There is much here that I agree with, Alex, most of all that we should be of good cheer, and, as you eloquently put it, that we should struggle to “quell the persistent agitation to which our natures are prone.” (Regarding the latter, Pascal said that “all of humanity’s problems stem from man’s inability to sit quietly in a room alone.”)

    The wise — from Buddha to Jesus to Aurelius to Gurdjieff, in the good company of countless others — have all tried to teach us that the only thing we can truly be masters of is our inner condition. The three simple lines of Reinhold Niebuhr’s “Serenity Prayer” are some of the wisest words ever written:

    God, grant me serenity to accept the things I cannot change,
    Courage to change the things I can,
    And wisdom to know the difference.

    Where we differ, I think, is how much weight to give the second line.

    What of duty? You write that “The preservation of the civilization, of the species, is a practical problem, not a moral problem.” That you say this tempts me to ask you if you have children. We are a living bridge between a vanished past and an unknowable future. Our forebears labored and bled to bequeath us a great treasure — for us to enjoy, as you say, with good cheer, but also to cherish, preserve, and improve, as stewards for our children and for generations yet unborn. To me this stewardship, which is the tribute we make in return for the blessings we enjoy, does impose a moral obligation, perhaps the most sacred obligation of all.

    More than that: by shouldering this burden, this duty, we strengthen and refine and perfect our own souls in a way that we never could simply by enjoying the scenery with cool and languid indifference.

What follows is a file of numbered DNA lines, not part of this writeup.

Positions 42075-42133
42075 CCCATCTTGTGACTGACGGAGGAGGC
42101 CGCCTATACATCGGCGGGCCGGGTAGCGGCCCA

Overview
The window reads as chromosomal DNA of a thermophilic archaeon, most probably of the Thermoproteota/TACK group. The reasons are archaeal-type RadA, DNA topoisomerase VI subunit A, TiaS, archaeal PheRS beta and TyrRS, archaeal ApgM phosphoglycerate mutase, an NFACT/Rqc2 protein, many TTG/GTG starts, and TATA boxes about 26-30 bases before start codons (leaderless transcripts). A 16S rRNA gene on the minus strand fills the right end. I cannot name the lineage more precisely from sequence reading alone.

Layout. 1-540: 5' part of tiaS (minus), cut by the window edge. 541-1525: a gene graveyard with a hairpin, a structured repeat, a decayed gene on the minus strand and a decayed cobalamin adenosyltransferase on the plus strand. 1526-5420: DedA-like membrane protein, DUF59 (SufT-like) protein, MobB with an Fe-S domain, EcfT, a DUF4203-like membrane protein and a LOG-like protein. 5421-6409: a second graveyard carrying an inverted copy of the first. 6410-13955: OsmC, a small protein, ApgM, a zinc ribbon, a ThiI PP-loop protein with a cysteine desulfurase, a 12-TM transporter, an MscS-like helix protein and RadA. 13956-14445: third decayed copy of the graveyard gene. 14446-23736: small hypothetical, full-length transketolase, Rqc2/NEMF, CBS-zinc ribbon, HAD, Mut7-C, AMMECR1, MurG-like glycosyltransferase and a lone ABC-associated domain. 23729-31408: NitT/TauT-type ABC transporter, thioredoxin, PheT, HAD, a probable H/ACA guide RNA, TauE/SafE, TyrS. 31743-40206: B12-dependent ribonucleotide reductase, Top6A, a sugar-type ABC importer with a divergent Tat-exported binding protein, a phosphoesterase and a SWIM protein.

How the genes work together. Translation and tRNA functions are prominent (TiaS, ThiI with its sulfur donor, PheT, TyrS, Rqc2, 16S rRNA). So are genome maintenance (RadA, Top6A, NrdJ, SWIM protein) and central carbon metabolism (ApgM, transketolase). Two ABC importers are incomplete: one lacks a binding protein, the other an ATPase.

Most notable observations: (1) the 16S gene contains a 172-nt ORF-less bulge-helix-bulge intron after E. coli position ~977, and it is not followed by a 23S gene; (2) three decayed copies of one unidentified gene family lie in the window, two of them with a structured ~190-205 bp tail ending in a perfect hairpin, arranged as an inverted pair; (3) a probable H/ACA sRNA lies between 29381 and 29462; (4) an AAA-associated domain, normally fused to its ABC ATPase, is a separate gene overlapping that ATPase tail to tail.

Yes, we may fail at at last. So be it. But your philosophy is far too bloodless for me. Though the darkness may someday fall, it is nevertheless our duty to do what we can, while we can.

    Posted February 24, 2016 at 10:35 pm | Permalink
  23. — for myself, I think mediocrity is invincible. Or at least incorrigible.

    Alex and Malcolm,

    I like what you both have to say about these very important issues for humanity. Moreover, I do appreciate the manner in which you express your ideas. So I approach your conversation with some trepidation because my knowledge of philosophy is quite meager by comparison with yours.

    Your final remark in the preceding comment, Alex, startled me. My immediate thought when I read it was, “Wouldn’t it be more accurate to consider mediocrity to be a prescription for a self-fulfilling prophesy?” Why would an intelligent and thoughtful human want to settle for mediocrity? Isn’t it human nature to strive for a better life for oneself and for one’s descendants? That has certainly been my own personal experience.

    Posted February 24, 2016 at 11:06 pm | Permalink
  24. You’re very right Malcolm. My views will not rise up above nihilism if I make no room for duty. I don’t think our duty is to survive and prosper, however — perhaps you don’t either. Things were done in the past with the aim of prospering that our the cause of some of our sufferings now. It is striking to me each time I have to teach American history. How much better the world would be, if people had not been so busy scrambling after money then. But it is true that people have to provide for their families. And that gives them an interest in the fate of humanity and a motive to compete. It is only that what is done in the name of preservation is not always right that concerns me. In that connection avoiding death and ill at all costs seems to have its negative aspects too. I can only say that I’m aware of problems in that vicinity, and I am wishy-washy. I think of what the Stoics said about prosperity — that it is an indifferent thing, on the one hand, but that, on the other, virtue consists at aiming at indifferent things in the proper way. Another thing I wonder about (if I am not wandering to new topics) — if we are going to be concerned about these large matters, to whom does this concern fall? In a democracy, one might say that everyone has some part in the world’s concerns — but I do lean your way in thinking this is not reasonable. Different people ought to have their different jobs and concerns: how can everyone do a good job of governing and also supplying society with all the things it needs? So perhaps we have some duty to improve the world for future generations, but I guess I don’t see engaging in ideological warfare as the best way of fulfilling that duty.